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Recurrence

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Meg at chemo in 2023


“Recurrence.”


Not the word I was expecting. Made sense, though; it gave me answers. I was sitting in “the little room” at the office of my new gynecologic oncologist. The nurse practitioner had just informed me that the PET scan I had ten days earlier showed cancer.


In 2014, as part of cancer staging surgery for stage 2 ovarian cancer, my omentum was removed, along with my ovaries, fallopian tubes, uterus, cervix, and thirty-seven lymph nodes, and I have had digestive issues ever since. However, none of my digestive tract had been removed.


It had become clear that living without an omentum was at least part of the cause for my post-surgery digestive issues. There is so much to learn about the normal functioning of this understudied organ. I tried to manage the symptoms to the best of my ability; I learned that certain strategies improved the situation (eating close to the ground; exercise) and other things aggravated the digestive issues (salty foods; sitting still). Despite my efforts, there were still flare-ups, and I could not figure out the trigger, hence the impetus to start The Omentum Project.


In January 2022, twelve months before this life-changing news of recurrence, my symptoms started. It took me several months to recognize that my symptoms were indeed different from the digestive symptoms I had previously experienced immediately following surgery in 2014. With doctor visits came tests—an upper endoscopy, a gallbladder scan, an intestinal test—all fine. I was seeing both a gynecologist and a medical oncologist; both listened. While neither doctor sent me for a PET or CT scan, there was another test that provided valuable information.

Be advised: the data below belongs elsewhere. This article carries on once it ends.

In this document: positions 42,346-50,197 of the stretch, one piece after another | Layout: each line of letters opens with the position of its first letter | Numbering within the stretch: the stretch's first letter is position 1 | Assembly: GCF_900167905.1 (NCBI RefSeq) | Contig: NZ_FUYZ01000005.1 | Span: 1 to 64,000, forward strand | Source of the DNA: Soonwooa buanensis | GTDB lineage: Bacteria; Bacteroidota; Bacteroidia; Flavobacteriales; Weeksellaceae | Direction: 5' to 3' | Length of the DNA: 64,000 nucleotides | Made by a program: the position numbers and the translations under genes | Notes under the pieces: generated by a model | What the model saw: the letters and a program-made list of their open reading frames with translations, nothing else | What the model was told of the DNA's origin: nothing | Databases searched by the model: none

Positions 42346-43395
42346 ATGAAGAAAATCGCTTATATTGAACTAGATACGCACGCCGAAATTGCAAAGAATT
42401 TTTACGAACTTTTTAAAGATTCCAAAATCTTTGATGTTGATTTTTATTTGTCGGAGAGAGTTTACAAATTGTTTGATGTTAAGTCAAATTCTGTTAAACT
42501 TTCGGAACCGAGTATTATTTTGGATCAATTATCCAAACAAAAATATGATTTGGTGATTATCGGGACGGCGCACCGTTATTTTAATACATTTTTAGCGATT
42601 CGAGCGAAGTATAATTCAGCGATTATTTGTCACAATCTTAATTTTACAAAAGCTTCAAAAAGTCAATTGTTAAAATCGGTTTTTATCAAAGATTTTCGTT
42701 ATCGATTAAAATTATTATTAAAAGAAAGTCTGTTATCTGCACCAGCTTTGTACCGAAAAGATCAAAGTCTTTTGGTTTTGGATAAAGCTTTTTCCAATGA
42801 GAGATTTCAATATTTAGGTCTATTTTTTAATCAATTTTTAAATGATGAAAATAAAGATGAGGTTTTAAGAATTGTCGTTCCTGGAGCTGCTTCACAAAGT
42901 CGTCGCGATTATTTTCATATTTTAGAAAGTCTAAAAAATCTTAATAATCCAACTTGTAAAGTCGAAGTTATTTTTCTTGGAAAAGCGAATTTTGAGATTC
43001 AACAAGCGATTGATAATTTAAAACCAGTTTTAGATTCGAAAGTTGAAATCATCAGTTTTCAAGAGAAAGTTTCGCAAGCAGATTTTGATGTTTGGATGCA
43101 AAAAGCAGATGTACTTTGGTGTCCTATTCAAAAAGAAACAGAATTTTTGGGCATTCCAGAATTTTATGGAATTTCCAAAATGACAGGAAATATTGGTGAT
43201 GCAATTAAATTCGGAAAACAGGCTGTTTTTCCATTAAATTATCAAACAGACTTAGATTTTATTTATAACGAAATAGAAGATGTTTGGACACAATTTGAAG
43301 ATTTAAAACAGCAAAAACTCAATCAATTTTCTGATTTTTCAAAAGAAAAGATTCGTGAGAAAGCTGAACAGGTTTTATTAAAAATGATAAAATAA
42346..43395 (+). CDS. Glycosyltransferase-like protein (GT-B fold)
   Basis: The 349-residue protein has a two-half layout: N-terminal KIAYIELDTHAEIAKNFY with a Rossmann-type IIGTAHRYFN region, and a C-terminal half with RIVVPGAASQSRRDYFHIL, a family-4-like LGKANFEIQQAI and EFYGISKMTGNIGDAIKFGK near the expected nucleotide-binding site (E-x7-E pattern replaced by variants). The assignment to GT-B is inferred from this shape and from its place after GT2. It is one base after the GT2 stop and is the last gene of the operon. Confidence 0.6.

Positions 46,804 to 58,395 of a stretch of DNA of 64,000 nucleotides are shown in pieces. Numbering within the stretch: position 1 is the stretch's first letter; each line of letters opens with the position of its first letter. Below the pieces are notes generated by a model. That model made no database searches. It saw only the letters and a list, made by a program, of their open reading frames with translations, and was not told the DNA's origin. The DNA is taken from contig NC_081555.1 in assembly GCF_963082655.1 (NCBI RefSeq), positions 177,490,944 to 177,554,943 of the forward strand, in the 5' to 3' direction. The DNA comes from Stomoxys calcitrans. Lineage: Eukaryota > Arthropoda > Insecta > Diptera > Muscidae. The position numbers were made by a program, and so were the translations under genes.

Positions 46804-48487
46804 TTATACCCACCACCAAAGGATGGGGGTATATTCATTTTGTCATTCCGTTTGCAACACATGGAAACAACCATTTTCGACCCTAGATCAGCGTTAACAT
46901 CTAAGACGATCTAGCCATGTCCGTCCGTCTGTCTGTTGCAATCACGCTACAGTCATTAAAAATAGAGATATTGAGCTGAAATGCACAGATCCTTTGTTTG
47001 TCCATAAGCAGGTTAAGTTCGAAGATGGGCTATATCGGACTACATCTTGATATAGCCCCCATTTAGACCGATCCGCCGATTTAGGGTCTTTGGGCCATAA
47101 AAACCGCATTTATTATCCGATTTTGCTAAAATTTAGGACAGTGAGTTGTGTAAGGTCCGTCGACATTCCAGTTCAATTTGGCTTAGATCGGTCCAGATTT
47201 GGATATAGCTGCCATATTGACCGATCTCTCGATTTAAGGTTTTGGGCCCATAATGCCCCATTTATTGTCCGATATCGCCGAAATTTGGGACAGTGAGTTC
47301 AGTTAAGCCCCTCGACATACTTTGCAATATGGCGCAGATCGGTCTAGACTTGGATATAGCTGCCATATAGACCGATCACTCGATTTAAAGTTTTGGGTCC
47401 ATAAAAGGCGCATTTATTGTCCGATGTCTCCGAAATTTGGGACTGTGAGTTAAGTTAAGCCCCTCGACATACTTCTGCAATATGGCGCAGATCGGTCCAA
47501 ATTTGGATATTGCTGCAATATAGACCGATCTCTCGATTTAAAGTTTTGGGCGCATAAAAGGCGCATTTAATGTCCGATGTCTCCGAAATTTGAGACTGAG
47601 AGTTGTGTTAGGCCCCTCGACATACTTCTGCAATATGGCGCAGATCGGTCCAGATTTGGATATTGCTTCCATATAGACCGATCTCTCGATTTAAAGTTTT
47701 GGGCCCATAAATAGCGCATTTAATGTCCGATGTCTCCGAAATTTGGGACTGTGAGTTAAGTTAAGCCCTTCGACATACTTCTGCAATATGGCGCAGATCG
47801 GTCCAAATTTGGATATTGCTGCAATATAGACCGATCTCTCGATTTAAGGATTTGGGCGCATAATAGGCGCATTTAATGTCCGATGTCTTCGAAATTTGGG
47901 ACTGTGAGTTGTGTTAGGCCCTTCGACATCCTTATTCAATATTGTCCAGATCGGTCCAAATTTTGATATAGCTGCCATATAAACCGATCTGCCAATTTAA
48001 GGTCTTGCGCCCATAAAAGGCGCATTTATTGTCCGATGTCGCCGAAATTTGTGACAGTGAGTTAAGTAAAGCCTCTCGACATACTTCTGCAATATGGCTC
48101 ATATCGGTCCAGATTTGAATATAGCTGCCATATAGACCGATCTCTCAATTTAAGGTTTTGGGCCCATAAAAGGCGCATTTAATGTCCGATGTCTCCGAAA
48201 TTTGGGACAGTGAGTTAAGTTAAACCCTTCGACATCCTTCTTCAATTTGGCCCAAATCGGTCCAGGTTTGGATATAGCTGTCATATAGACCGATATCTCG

CA-125. An imperfect blood test for ovarian cancer. This test provides information for some women; for others, the test is not sensitive and not a usable marker. I am one of the individuals for which CA-125 is an indicator. The medical oncologist I was seeing did run my CA-125 regularly. I know this blood test is an imperfect test, however, it is known to fluctuate. Mine was not fluctuating; it was gradually increasing, gradually “ticking up.” The third time it came back with an increase, I requested to now see the new gynecologic oncologist at the same practice as my medical oncologist.


She was wonderful and promised to get answers to the digestive issues but said, “Let’s rule out cancer first.” She sent me for a PET scan. And that brings us back to the beginning.


Eight years NED (no evidence of disease); now recurrence. Some cancer cells escaped surgery and chemotherapy back in 2014 and 2015. Thankfully, my scans and numbers look good, and my gynecologic oncologist monitors me closely. “Watch you like a hawk,” in her words.


It does give me renewed determination to move forward with knowledge of the world of “Living without an Omentum.” The first step in this process is our IRB-approved online survey, “Processing Salt with/without an Omentum,” which includes a citizen science component: A one-time home experiment eating popcorn and taking measurements.


If you know women who would be willing to participate in The Omentum Project’s research study, please ask them to complete the Part 1 Eligibility Survey.


For more information, visit the “Eat Popcorn for Science” blog post.


I hope that in the future there will be guidelines for cancer survivors living without an omentum. The journey starts here.

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